Remember, you are dealing with clear water, therefore when picking up to recast to your target do not cast over your target or you will throw water droplets on the trout, (it is called raining on your trout) which may spook the target. If the hatch is sparse, you may find the trout moving around a fair amount. If that is the case then you will find yourself working more across and less up stream, to keep the trout in sharp focus. As the key to sight nymphing, is to be able to see the trout feed!

As I stated earlier, few anglers in today's world fish this way. Most employ the use of a small strike indicator or even use a dry fly with a nymph dropped off the back at a specific depth. There is nothing wrong with that method,  however, developing the skill set to sight nymph will give you skills that others do not possess and allow you to take trout that others will only spook. There are many waters in the east where the Skues method will be effective, furthermore, with sight nymphing you are seldom making forty and fifty foot cast, to be effective you must approach with twenty to thirty feet. By improving and honing your approach skills, it will improve your fishing regardless of the method you are using.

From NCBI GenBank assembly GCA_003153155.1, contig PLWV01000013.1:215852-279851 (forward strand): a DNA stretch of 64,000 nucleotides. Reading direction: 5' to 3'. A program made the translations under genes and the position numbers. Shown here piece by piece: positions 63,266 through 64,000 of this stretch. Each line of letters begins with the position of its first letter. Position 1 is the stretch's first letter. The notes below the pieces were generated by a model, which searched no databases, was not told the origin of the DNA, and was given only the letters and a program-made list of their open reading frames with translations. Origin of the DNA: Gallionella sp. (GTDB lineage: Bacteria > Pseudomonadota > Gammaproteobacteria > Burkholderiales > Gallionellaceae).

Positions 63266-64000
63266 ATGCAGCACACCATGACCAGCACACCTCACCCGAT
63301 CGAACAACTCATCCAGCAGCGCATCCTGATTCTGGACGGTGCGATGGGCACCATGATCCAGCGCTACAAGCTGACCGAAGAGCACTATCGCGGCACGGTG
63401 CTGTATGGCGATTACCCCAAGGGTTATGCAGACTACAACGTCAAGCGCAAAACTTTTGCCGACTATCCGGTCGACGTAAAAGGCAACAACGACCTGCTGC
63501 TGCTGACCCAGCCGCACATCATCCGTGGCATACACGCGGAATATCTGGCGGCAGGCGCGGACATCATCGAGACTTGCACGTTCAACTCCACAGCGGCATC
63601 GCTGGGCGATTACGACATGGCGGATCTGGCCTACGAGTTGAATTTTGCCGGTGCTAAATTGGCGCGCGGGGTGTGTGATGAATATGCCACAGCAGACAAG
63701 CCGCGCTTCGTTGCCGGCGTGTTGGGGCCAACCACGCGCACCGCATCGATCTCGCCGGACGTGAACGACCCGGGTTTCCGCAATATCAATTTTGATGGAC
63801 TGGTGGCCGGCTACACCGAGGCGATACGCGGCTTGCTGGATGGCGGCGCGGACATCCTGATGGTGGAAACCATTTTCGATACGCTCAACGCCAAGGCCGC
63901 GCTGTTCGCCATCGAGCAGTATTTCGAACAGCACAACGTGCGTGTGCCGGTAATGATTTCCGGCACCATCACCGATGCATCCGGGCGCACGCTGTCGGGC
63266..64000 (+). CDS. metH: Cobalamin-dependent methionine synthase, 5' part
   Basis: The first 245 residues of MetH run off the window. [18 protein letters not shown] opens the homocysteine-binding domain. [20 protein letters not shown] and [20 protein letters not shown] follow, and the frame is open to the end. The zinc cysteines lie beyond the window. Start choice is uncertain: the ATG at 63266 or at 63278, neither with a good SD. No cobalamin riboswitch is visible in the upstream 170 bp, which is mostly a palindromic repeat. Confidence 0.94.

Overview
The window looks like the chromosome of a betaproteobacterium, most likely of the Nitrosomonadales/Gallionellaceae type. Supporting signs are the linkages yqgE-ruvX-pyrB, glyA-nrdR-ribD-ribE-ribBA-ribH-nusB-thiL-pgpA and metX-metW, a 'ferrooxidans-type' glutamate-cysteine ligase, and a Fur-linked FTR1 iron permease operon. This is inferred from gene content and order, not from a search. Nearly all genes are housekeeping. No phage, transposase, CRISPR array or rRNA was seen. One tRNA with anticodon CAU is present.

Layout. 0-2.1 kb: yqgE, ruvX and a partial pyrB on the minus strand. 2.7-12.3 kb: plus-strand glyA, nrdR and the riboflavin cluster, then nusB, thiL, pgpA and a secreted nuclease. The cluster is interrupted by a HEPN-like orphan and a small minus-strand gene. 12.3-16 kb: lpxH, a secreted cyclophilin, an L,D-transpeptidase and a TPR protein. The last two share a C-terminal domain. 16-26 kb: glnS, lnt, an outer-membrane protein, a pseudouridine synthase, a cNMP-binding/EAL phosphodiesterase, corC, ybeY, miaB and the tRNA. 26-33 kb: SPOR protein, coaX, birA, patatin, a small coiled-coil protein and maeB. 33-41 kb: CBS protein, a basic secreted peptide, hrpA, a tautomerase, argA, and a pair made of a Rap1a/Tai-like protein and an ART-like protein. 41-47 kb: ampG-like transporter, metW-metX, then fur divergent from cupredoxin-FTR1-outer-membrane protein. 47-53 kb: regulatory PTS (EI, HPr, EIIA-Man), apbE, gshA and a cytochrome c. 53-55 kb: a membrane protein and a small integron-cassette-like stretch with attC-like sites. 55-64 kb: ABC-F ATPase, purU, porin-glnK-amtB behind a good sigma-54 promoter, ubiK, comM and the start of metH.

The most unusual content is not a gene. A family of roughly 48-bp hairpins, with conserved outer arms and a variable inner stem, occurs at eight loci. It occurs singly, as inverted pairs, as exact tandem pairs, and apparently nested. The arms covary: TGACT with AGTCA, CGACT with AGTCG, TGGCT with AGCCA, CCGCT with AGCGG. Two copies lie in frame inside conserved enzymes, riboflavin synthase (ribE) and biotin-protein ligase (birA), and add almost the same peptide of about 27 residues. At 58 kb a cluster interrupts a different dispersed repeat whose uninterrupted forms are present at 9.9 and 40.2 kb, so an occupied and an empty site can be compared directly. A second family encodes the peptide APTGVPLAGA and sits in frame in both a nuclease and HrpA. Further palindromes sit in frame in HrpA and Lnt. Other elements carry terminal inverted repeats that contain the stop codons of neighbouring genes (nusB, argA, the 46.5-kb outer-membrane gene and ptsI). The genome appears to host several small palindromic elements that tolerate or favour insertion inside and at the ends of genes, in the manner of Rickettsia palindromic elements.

Now back to the morning on Armstrong's Spring Creek before I ramble off on the information on sight nymphing I was getting ready to fish the base of riffle using the sight nymphing method. One thing about sighting nymphing is that you need to be as close as possible for the best results; this is so you can see clearly see the trout and gage the speed of the current and the depth at which the trout is holding and feeding. Then you can place your cast above the trout and watch the trout if the fish moves or open its mouth when you think that you imitations have arrived then you simply lift and tighten into the trout.

During the morning I was able to hook four trout of which I was able to land two trout both of the stomach sampled show PMD nymphs and Midge Worms as the morning meal. During the morning Neil had no luck, he said that the midge worms kept coming off those small hooks. [just kidding] The trout really were not showing nor was there much insect activity of any kind. The afternoon will be covered in part 22.

Sysadmin Note
Part twentytwo can be found here